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Jul 8, 2007

People

Say what you will about me, but this little You-tube video features the one and only, the man in black, the late and great, Johnny Cash.  Everybody loves Johnny Cash, and Ray Charles.  If you don't like Johnny Cash and Ray Charles well, there is something seriously amiss.

This video pretty much describes the way I was feeling yesterday but, forget about that.  It is a masterpiece.  One of the last great songs from Johnny Cash, it stands alone as a work of art, all its own.  

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I should probably tell you here that my roots come from bluegrass and old country music.  And this takes me back to When the children gathered at twilight, catching fireflies in mason jars, with holes punched in the lids.  Playing hides and seek, while the old folks sat on the porch and rocked,  while some played, and some sang, the sweet sounds of the fiddle, the banjo, the mandolin, voices joined in country harmony.

Some songs were old gospels that we all knew, and old courting songs, some were special, just sweet sounding and sad, drifting in the air of sweet a summer's breeze.

Inside, the food laid out on the table, covered with a cloth, to keep the flies away, under the naked light bulb, hot and bright. The sweet taste of corn on the cob, dripping with butter, and sliced fresh tomatoes, red and ripe, dusted with salt, maybe a spoonful of green beans seasoned with fat back, or bacon, cooked slow, enough to feed a hungry child. Can't stay inside too long, as the itching will get you bad. From rolling around in weeds, making forts, and tunnels, and hideouts all day.

The bathrooms were outside, which is just as well, as all those dirty little bare feet left such tracks on the linoleum floor, new enough to still shine. Such a sweet escape, too short, too fleeting, visits that didn't last long enough. 

We made friends so quick back then, fast friends in a day, and on through the evening hours. We looked forward to the trip to the swimming hole the next day, following the grownups down the shaded path, excitement building, until the older ones grabbed onto the rope, swinging out far and wide to drop with a splash in the cold dark waters of the Coal River.

The younger ones, knee deep in silt, plugging away to wade out where it wasn't too deep, until someone's Daddy decided it was time you took to swimming. Then, without warning, they grabbed you, tossed you, and threw you in the deep water. You either sank or swam, and we all decided to swim. Don't remember no one drowning. All the Daddies laughing, ready to swim and catch us if we floundered.

Where are they now? Some at Teays Hill, some at Cunningham, some, at Pleasant Hill, some far away, who never came home.

But, if you walk the hollers on a summer's eve, and listen, you still here the faint sounds of the banjo, the mandolin, and the high sweet laughter of children chasing lightening bugs, leaving golden specks  in the palms of sweaty hands.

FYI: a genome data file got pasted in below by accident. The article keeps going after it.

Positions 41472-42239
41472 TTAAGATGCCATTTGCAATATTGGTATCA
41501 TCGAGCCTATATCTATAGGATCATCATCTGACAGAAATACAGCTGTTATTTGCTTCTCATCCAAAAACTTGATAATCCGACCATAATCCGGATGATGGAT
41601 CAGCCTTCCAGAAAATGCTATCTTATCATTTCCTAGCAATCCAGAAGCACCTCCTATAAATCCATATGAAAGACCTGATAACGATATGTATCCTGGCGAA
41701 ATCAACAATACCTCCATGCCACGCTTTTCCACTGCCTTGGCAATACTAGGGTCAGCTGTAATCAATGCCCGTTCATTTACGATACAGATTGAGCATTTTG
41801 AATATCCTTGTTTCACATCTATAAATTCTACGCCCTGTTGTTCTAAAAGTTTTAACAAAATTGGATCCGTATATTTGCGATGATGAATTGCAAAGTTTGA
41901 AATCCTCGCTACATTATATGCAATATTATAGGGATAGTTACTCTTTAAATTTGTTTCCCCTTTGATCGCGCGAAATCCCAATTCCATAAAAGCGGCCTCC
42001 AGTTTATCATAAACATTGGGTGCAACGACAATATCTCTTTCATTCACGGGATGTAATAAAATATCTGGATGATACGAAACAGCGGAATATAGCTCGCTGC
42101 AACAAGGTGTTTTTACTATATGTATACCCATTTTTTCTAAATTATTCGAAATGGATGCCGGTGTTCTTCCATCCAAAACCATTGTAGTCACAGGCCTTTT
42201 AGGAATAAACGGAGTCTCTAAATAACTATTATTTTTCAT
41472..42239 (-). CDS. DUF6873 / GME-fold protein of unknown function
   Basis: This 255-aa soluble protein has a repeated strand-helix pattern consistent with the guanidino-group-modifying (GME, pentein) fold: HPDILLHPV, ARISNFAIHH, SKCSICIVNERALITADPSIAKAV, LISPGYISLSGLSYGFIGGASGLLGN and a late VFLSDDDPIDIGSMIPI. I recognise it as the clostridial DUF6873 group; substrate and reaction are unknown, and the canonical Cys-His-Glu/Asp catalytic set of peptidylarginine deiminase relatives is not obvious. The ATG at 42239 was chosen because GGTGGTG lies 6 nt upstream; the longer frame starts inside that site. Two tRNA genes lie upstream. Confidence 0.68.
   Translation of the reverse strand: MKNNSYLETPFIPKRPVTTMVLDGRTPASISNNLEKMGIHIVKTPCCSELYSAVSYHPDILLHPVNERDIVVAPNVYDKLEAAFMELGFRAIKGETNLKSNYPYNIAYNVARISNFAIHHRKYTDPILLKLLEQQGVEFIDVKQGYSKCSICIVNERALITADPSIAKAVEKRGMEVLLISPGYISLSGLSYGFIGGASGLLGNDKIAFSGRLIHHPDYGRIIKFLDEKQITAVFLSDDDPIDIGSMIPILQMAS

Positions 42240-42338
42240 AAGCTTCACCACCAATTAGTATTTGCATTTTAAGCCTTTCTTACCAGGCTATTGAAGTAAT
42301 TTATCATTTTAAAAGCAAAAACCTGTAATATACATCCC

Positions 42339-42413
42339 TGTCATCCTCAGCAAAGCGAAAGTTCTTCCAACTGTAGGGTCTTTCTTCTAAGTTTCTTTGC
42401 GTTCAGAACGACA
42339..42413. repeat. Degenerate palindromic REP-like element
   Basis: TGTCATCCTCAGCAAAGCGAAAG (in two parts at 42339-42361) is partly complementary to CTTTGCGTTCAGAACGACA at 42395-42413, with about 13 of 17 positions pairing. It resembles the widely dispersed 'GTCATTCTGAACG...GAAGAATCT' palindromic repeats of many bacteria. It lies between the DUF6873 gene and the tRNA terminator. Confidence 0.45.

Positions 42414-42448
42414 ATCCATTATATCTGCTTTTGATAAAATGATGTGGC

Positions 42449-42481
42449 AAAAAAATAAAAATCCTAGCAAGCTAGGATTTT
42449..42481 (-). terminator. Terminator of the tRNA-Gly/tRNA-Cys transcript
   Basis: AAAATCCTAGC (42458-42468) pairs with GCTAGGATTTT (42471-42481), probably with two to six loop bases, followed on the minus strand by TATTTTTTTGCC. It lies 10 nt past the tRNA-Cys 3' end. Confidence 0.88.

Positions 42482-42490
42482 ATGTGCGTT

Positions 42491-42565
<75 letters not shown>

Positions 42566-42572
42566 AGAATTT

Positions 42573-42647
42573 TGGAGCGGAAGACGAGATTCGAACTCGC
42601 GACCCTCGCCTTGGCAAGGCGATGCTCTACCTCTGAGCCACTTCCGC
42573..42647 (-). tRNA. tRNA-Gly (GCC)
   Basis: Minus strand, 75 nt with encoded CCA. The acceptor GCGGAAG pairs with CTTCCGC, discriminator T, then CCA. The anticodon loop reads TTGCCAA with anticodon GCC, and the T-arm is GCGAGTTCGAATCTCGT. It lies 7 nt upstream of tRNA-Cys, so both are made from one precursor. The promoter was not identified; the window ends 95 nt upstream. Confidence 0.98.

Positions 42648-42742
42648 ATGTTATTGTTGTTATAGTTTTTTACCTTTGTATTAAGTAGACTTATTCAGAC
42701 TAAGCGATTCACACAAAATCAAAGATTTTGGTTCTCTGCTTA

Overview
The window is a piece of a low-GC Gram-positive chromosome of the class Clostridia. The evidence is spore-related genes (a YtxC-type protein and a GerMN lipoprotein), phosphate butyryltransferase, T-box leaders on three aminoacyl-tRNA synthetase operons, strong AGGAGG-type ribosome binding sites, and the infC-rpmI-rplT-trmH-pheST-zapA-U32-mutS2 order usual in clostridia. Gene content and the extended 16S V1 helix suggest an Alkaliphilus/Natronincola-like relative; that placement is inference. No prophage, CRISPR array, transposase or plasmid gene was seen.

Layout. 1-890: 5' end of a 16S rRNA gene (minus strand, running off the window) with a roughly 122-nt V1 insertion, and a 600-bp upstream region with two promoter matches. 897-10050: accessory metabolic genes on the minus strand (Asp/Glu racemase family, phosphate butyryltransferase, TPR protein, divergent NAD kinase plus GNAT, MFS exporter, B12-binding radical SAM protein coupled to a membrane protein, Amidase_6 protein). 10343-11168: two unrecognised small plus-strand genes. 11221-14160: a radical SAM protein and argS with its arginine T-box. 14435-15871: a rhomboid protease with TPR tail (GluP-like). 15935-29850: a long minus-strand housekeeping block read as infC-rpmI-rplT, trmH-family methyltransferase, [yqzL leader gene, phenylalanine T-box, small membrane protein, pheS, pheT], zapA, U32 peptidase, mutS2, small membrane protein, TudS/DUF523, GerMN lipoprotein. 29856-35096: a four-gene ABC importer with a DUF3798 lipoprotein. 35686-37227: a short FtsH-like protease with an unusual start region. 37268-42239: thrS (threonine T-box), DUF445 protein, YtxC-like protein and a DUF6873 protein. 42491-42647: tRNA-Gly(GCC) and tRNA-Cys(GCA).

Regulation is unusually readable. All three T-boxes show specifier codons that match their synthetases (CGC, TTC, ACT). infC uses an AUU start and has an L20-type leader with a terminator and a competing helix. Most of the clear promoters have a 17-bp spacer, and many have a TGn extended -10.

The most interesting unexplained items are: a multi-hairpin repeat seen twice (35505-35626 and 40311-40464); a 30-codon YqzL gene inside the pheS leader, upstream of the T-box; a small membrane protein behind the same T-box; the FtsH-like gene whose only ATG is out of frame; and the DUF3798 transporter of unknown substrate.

13 comments:

Babzy said...

Oh Deb. I thought I was all cried out.

just me said...

Me, too. I remember this video when it first came out, and its simplicity and absolute honesty grabbed in the heart and gave it a mighty yank. Its how I feel sometimes. Thinking if I could just start over, things would be different, things would turn out different somehow, some way.

How life changes us, from the bright young things with all the hopes and dreams, to whatever is left, whatever bits and pieces we scrape together and still call a human being.

Babzy said...

Hey you added a story to this video. I was suddenly transported to your back "holler" with barely a yelp or a holler.

Delicious writing.

just me said...

Yelp, I got to writing and didn't know when to stop. Thinking about things, the way there were, growing up scrawny and poor as dirt, scared and happy, a strange little creature all at the same time. Weird, huh?

Shrink Wrapped Scream said...

Goosebumps Debbi, we all believe if we could do things over, what if? I still haven't learnt to stop doing that, though God knows, by now I should. It's not in your hands, bonny lass, it never was.

((hugs))

just me said...

Carol, there may come a day when I can accept that completely. I pray that will happen. Yes, I said the P word.

All you nasty's go on with your bad selves. This is my blog. I'll say what I want.

singleton said...

"catching fireflies in mason jars".....

That's you. Catching fireflies in mason jars and sharing them.

Beautiful
and yep, baby, it's your blog, you can say what you want to!
We're right behind you!

Shrink Wrapped Scream said...

That's right, bonny lass - don't let the buggers get you down - you're so much better than that! x

just me said...

Carol, what do they call old crones in England? I know it ain't bonnie lass...

skinnylittleblonde said...

Playing hides and seek, while the old folks sat on the porch and rocked, while some played, and some sang,... Gosh this takes me back to a time when I wanted to stay up all night with the menfolk in my family, as they sat out drinking their 'phew' and singing songs I had yet to learn the words to. Beautiful writing.
And without a doubt, Johnny Cash's version of Hurt is the best ever!

Catmoves said...

Very thoughtful and moving. You have touched me with rememberings. Youth, filled with wonder and awe. Thank you.

Mary said...

Your writing is so beautiful.

Mary said...

I love that CD that the song is on. I remember JC being interviewed on Public Radio for that album and as soon as the interview was done I went and bought the CD. It really is a work of art.